Less consumption also means companies will have to downsize because they just don’t need as many workers- since nobody’s buying the things they’re making. Which leads to less revenue for the government via its participation in the market and less revenue from taxes. Fewer jobs mean higher unemployment rates.
Higher interest rates also means companies that owe money or need to borrow money to expand or stay in business won’t have the money to do so and won’t hire more workers—or keep the workers they do have.
The more we spend on interest, the less consumption there is. The less spending there is means less money going into the economy—to fund jobs and allow businesses to expand.
Which is bad news for people looking for jobs.
This holds potential for layoffs and erasing any economic recovery we’ve experienced since the original recession began in 2008. Even if our economy recovers, we just aren’t growing as fast as we used to and we simply don’t produce as much money.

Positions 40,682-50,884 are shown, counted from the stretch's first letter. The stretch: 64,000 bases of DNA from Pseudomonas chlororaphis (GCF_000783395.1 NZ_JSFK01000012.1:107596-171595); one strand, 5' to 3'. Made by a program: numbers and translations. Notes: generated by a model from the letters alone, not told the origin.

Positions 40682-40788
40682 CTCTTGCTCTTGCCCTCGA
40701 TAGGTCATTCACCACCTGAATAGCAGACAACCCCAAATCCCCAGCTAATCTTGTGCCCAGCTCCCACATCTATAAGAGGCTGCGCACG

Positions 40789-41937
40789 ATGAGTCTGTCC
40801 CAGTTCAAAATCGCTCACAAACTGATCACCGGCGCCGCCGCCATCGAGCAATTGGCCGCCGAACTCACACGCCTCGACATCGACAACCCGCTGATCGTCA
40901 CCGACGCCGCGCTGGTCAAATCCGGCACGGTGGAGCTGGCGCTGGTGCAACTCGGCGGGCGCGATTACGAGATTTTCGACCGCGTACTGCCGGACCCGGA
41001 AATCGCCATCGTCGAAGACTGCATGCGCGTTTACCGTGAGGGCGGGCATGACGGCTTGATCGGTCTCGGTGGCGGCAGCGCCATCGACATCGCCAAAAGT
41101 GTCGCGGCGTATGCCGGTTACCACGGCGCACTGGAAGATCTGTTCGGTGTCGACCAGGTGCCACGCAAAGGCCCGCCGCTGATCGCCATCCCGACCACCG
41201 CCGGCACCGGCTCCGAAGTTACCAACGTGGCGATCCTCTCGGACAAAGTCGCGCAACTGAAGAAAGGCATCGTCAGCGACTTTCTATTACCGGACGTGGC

We also face a possibility of higher tax rates. Spending more on taxes means less consumption as well.
There’s a possibility of inflation too, which means that if you’ve been saving for retirement- you’re going to have to start saving more than you did before.
Due to inflation, if it happens, the cost of living is going to get even higher while our paychecks stay flat due to a stagnant economy.
Some estimate that just a half a percent increase in our interest rate could result in the loss of hundreds of thousands of jobs in this economy.
Not all doom and gloom
The picture painted here is pretty dark and gloomy but it could be worse.
Only one rating agency, Standard & Poor, has cut our rating. The other two major rating agencies: Moody’s and Fitch haven’t downgraded our AAA rating although they’ve assigned a negative outlook. They think the outlook isn’t great—we’re spending more than we earn and the outlook for our earnings isn’t bright but they think we can still fix things before the situation goes really south.
My personal $0.02:
All right, people- so the above was just an aggregate of various news pieces and talking heads on TV—but as an historian, here’s one thing to consider: clearly we have neglected the lessons of history.